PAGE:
Working multiple jobs common in Peoria

Local News

PEORIA, Ill.– While many choose to work multiple jobs, in Illinois, more than 300,000 people are forced to work more than one job. With both sales and income tax rates being above the national average in Peoria, it is not uncommon to find Peorians looking for extra work.

While employers must pay the minimum wage, which is $8.25, many say that’s not enough to live on. Based on a set of calculations by the Massachusetts Institute of Technology, the amount an individual must earn to be able to support themselves in Peoria is $11.34.

“This idea of a living wage is an absolute bare minimum. It’s food transportation, shelter, personal care, but hardly anything else,” Collin Corbett said. “So any form of entertainment or like any luxurious or even eating out at any sort of restaurant is excluded from this living wage number. So if you want any sort of reasonable standards of living beyond bare necessity you are going to need a higher wage than that, or you’re going to need to work more than 40 hours a week.”

The average income in Peoria is a little more than $27,000; a survey from MIT shows a single-person household can spend almost $20,000 a year on personal necessitates including food, medical, housing, and transportation. This can become a problem for those who are unable to work multiple jobs and are only making $8.25 an hour.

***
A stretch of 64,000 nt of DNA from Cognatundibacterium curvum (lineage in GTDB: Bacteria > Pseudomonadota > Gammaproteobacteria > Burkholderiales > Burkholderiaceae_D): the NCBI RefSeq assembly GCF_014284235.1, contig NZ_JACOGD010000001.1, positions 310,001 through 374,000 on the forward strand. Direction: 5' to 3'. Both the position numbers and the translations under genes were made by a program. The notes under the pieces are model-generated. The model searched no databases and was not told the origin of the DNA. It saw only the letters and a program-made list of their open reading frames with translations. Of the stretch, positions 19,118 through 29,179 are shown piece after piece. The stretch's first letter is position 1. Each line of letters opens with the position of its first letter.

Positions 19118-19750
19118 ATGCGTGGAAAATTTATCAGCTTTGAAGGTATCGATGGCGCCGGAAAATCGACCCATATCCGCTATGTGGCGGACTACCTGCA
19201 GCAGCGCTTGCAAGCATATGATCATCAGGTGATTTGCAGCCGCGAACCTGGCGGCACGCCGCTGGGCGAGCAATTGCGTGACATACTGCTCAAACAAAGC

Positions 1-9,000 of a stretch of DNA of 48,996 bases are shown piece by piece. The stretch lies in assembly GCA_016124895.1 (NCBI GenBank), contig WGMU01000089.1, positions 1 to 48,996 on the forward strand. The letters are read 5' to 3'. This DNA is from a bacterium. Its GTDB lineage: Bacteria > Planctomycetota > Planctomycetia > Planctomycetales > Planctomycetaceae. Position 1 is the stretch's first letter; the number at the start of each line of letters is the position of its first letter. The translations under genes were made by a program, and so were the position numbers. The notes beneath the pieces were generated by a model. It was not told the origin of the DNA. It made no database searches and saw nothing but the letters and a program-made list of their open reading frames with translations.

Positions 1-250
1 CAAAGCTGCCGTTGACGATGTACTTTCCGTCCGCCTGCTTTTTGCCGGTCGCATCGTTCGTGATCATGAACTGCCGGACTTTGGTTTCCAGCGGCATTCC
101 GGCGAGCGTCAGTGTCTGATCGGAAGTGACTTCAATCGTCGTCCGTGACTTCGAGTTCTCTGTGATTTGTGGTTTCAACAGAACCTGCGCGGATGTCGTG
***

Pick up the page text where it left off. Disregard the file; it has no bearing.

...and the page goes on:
“Especially with a lot of low-wage jobs they make sure that their employees are not considered full time so they don’t have to pay any sort of benefits. They Especially don’t want to pay any sort of overtime to low-wage employees,” Corbett said.

While some neighbors do have the ability to work more than one job, they are still scraping pennies to make ends meet. Rachel Buss has been working two jobs for more than six years. She is currently a part-time waitress at the Fox Pub and Cafe and also works full-time at Unity Point Health as a medical office assistant.

Balancing both jobs, Buss still makes less than $30,000 a year. She said she hopes she doesn’t have to do this for the rest of her life.

“I know I probably make less than $30,000 a year,” Buss said. “It’ kind of shocking in a way. I don’t think I know anyone that can really live on that and be comfortable, and set, and not worry I guess if they are going to make their bills or take care of themselves.”

Someone living alone in Peoria making minimum wage tend to have to work extra hours or multiple jobs to make ends meet. MIT says once taxes are taken out of a paycheck, a person making $8.25 an hour is at the poverty level. Their check can reflect an hourly wage of $5.84 an hour.

“It’s kind of sad to me because I think we should be able to work to live. We shouldn’t have to live to work. I do believe everybody deserves to have a living wage, so no matter what job you hold I think everyone deserves to at last take care of themselves and be comfortable,” she said.

Buss said she thinks a living wage in Peoria should be upward of $14.00. She said she hopes Gov. J.B. Pritzker’s decision to increase the minimum wage to $15.00 will help Illinois families.

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